Wednesday, January 12, 2011

Mr. Reasonable Conservative on the Arizona Killings

One can always count on David Brooks to provide the "reasonable" conservative response to any issue. He typically points out the excesses of the left and the right and then he puts a stake in the ground for a middle right position. His response to the Arizona killings matches this pattern. He asserts that pundits on the left have blamed Sarah Palin and others for the killings. He then performs a psychiatric examination of the killer and argues that he is one of 40,000 mentally ill individuals who are responsible for 50% of rampage murder in the US. Therefore, politics, inadequate gun control, and an atmosphere of inflammatory political news coverage on talk radio and cable news had nothing to do with the killings.

First of all, there has been lots of criticism of the rhetoric on talk radio and cable news. Nobody, that I am aware of, blamed the media, or politicians like Palin, as directly responsible for the rampage. They argue that unbalanced individuals can be influenced by the political environment in which they live. Its hard to imagine that the language and rhetoric that permeates the media does not influence behavior. Secondly, his target was a politician. This is totally ignored by Brooks, since he wants to explain the killers actions by an appeal to an apolitical psychological diagnosis that he performed. Moreover, his diagnosis of the killer suggests that he had strong anti-government sentiments. The area of Arizona in which he lives, and the rhetoric on the right, conveys a similar anti-government sentiment.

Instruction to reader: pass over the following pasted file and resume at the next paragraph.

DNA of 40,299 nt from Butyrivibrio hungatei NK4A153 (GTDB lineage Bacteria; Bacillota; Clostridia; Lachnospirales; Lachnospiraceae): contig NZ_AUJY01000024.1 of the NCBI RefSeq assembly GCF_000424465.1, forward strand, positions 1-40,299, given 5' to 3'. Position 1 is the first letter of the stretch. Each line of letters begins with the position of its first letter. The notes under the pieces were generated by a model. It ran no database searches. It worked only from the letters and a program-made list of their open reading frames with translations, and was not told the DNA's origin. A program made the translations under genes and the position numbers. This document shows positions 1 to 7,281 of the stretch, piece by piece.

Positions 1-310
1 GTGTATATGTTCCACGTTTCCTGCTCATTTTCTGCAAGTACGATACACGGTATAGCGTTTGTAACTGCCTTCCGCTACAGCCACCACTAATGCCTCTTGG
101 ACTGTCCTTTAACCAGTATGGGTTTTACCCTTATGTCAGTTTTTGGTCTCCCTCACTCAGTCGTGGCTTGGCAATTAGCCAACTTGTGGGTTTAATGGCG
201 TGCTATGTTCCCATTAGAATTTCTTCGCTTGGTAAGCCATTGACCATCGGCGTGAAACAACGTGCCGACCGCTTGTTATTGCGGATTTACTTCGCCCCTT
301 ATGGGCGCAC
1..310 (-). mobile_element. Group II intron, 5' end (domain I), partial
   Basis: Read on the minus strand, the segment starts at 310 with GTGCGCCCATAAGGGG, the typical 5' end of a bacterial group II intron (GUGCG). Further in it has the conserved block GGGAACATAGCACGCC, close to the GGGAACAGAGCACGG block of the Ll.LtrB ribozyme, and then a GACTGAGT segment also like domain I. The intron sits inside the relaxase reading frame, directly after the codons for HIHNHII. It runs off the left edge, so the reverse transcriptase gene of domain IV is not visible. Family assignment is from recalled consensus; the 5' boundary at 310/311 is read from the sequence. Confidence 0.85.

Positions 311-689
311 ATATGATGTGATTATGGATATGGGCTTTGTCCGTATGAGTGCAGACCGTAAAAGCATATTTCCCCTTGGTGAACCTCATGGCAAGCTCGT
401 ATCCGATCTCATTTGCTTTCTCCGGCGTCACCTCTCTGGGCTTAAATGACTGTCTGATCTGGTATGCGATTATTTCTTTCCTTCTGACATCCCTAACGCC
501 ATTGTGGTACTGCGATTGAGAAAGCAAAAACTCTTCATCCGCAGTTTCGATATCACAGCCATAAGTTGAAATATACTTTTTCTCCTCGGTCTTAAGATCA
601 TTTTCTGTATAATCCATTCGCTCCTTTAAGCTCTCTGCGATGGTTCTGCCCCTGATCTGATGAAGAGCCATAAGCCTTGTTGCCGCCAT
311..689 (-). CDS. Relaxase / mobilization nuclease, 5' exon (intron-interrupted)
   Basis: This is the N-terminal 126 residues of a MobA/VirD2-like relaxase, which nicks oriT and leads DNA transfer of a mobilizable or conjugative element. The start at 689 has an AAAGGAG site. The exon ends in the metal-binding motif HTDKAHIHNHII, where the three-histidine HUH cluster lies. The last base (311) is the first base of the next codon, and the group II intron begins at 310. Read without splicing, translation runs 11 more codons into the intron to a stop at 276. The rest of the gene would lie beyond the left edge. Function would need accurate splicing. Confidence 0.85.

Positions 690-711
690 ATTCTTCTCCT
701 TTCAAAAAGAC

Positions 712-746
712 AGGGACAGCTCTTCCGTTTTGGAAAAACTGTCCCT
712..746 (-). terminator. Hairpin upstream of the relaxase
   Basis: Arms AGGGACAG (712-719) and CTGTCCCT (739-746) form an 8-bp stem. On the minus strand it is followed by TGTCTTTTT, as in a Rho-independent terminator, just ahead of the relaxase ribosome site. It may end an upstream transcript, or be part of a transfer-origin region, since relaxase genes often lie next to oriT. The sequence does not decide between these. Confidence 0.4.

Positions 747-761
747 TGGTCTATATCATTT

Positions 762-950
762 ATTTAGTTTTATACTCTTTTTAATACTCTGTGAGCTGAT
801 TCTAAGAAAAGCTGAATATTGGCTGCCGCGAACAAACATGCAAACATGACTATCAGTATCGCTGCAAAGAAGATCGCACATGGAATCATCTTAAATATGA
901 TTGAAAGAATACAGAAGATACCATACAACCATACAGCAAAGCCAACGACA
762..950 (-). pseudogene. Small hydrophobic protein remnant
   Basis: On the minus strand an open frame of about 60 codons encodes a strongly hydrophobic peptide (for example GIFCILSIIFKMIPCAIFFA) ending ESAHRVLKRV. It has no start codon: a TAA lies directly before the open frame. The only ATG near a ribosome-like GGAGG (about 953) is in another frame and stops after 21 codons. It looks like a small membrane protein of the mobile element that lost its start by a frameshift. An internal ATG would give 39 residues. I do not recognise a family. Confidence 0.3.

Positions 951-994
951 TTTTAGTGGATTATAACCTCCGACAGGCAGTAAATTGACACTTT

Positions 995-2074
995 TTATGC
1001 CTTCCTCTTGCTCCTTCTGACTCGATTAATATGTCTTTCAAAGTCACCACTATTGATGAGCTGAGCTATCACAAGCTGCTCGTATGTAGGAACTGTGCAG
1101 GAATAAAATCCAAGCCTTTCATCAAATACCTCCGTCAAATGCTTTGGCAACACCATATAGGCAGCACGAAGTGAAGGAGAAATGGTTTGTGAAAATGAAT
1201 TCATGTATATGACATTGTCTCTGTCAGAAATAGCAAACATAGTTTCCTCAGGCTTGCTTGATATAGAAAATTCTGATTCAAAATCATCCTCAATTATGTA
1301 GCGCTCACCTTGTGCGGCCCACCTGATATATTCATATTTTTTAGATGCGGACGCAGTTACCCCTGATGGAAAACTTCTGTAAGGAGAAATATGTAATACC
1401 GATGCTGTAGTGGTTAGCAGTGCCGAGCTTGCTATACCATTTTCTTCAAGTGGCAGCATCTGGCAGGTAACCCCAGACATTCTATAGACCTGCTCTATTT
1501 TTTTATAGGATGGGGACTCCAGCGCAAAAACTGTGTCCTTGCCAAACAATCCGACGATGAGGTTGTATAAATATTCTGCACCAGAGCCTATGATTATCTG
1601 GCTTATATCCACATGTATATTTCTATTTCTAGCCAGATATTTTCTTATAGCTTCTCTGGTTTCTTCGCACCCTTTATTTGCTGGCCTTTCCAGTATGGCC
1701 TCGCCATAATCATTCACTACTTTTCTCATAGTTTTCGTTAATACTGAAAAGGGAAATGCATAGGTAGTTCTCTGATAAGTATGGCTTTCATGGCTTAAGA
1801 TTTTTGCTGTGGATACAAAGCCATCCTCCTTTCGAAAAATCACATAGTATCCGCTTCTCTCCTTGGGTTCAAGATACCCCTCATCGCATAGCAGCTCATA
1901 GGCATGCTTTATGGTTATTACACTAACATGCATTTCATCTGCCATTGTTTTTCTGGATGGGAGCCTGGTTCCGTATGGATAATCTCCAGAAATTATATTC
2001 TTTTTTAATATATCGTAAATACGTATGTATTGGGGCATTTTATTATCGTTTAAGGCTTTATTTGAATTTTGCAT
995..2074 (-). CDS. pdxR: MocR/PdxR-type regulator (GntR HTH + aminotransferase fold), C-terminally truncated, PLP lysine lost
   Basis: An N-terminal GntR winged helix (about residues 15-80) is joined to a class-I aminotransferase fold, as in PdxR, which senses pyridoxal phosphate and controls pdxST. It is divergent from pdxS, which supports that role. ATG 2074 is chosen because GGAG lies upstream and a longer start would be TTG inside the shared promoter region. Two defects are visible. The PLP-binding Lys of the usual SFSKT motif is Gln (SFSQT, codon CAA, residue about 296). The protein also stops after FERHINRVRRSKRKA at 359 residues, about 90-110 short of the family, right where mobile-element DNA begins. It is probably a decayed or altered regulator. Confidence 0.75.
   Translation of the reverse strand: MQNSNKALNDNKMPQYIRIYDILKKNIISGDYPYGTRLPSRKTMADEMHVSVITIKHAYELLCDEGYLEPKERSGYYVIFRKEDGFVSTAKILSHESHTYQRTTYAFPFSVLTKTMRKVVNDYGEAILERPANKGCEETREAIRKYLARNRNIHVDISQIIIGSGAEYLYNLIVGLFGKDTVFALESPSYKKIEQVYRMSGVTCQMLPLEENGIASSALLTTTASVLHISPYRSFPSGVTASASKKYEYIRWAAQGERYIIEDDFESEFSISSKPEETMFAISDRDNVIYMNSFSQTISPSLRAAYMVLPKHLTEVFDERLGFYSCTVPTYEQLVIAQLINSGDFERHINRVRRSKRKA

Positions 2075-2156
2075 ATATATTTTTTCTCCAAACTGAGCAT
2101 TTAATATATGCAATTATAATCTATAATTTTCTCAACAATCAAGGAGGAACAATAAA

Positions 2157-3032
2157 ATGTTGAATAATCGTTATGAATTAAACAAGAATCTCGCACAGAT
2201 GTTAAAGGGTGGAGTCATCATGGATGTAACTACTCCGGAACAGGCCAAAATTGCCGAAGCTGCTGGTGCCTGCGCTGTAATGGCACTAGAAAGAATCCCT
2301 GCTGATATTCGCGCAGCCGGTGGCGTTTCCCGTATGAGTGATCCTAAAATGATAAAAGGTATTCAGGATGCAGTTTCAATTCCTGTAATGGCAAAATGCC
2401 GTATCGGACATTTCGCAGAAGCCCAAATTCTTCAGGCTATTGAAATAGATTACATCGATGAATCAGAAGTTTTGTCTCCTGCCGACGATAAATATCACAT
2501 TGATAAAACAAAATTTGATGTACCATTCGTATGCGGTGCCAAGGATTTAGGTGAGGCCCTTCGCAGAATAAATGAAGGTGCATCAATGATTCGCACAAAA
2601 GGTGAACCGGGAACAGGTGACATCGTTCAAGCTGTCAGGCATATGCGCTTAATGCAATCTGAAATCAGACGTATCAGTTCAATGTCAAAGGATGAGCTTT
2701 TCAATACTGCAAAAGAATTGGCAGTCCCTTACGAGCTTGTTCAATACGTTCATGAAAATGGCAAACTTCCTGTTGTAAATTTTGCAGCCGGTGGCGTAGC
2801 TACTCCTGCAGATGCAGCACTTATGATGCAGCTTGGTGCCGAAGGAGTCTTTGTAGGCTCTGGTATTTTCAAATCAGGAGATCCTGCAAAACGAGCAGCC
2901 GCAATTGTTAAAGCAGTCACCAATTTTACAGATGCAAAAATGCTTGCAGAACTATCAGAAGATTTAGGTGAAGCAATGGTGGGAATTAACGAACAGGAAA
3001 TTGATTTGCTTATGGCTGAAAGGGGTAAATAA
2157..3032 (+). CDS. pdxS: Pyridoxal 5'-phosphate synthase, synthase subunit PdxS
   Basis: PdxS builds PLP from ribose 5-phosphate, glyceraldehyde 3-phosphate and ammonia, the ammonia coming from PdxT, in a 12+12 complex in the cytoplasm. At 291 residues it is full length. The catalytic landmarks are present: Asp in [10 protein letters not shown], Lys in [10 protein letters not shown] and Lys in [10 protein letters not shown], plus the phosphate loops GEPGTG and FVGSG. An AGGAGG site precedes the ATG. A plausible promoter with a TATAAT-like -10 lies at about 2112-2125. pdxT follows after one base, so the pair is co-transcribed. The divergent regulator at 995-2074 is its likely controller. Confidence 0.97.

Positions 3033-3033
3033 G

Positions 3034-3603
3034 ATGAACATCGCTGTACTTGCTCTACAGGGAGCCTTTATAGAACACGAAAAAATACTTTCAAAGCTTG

Of course one of the anti-government slogans of the right is to support almost unlimited access to guns. Brooks says nothing about the romance of the right with guns and its fight against gun control. To do so would take away one the major talking points of the GOP in its defense of "individual liberty" against an oppressive government. To ignore this issue while he simultaneously attributes 50% of rampage murders to individuals among the 40,000 mentally ill with a potential for violence is disingenuous at best. We do not have a system that would deny access to guns for more than a handful of the 40,000 that put us at risk. Brooks is very selective about the data that he chooses to use in his analysis.

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